Symbols have power. They communicate complex ideas, often more effectively and more forcefully than mere words. They are remembered for decades or even centuries. They speak to the heart, not just the head. And what is true for symbols generally is doubly so for religious ones: They convey at a glance millennia of shared history, collective aspirations and triumphs to those who hold them dear.
To Christians and non-Christians alike, few things are more universally culturally familiar, and perhaps none are more laden with meaning, than the Latin cross. Since the earliest days of Christianity, the cross has been the physical embodiment of Christian tenets of resurrection and redemption --the means to teach religious doctrine while also uniting and rallying communities of believers. Thus, Pope Francis has explained that "[t]he Christian Cross is not something to hang in the house 'to tie the room together' ... or an ornament to wear, but a call to that love, with which Jesus sacrificed Himself to save humanity from sin and evil." It shouldn't come as a surprise, therefore, that viewing the cross can be a profound experience for those who hold it dear. That's the whole point, after all.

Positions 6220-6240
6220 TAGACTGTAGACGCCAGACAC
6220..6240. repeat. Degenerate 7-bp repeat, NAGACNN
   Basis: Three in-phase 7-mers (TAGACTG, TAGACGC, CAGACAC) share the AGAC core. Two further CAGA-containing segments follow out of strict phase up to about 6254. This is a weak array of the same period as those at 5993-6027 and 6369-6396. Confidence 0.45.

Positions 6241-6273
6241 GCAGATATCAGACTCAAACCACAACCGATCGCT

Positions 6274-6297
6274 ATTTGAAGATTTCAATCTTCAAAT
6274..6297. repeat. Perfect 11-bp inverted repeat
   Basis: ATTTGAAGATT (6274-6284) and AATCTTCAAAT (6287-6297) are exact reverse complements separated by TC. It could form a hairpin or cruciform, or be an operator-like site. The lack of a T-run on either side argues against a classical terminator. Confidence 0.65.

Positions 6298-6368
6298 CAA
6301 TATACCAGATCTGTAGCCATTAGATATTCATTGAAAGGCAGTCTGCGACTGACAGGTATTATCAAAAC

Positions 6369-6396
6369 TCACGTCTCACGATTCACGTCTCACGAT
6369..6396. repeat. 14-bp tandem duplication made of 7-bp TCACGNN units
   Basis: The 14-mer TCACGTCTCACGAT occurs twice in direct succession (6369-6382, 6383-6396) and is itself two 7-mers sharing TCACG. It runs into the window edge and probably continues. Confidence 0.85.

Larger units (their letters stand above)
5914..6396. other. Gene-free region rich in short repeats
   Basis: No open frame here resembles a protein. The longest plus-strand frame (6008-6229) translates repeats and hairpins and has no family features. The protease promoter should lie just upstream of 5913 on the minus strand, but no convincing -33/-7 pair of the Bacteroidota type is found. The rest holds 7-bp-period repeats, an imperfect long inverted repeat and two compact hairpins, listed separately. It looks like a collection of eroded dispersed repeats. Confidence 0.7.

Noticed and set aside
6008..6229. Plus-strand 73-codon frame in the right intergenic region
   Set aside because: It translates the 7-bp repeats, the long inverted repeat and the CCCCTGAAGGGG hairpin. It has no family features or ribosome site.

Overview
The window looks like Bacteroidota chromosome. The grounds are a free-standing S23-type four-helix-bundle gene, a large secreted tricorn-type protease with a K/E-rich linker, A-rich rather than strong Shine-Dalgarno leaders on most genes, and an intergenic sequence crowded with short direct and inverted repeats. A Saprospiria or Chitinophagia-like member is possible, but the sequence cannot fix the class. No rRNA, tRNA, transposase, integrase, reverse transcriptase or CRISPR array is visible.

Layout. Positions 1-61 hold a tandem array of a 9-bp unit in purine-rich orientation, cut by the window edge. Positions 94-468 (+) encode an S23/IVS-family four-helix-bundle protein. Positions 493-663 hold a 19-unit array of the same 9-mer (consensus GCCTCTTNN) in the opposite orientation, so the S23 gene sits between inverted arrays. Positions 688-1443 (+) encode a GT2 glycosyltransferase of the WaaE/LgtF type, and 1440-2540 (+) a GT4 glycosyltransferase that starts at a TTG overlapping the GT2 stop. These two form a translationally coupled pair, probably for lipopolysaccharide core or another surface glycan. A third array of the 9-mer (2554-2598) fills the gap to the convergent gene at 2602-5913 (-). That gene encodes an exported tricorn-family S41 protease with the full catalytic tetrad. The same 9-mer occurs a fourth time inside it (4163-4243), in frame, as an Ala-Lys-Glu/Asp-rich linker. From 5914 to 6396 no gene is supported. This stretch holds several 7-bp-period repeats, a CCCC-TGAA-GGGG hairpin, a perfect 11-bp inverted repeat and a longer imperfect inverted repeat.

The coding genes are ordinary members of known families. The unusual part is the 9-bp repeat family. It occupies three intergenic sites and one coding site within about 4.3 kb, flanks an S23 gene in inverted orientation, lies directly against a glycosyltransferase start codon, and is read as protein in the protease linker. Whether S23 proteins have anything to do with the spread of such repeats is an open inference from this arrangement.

For people of other faiths, however, being confronted with an official display of a Latin cross may be a profound experience in a quite different way: It is not sacred to them, yet the government is telling them to venerate it.
So what of the Bladensburg Cross? Sortie private citizens in Prince George's County, Maryland, decided in 1918 to honor 49 soldiers who lost their lives in the Great War. We don't know how they selected those 49, who came from all over the state and yet weren't the only Marylanders or county residents to die in the war. The organizers collected donations from other private citizens, requiring them to sign a pledge recognizing the existence of "ONE GOD" and looking to the "SPIRIT" of the fallen soldiers to "GUIDE US THROUGH LIFE IN THE WAY OF GODLINESS, JUSTICE, AND LIBERTY."
When the organizers ran out of money, the American Legion, also a private organization, took over, completing and dedicating the cross in 1925 in a ceremony replete with Christian prayers led by Christian clergy. Since then, there have been Christian memorial services and Sunday worship services at the site.
To the private groups, the cross, with its many and deep layers of spiritual meaning, served two distinct but mutually reinforcing ends. It allowed them to...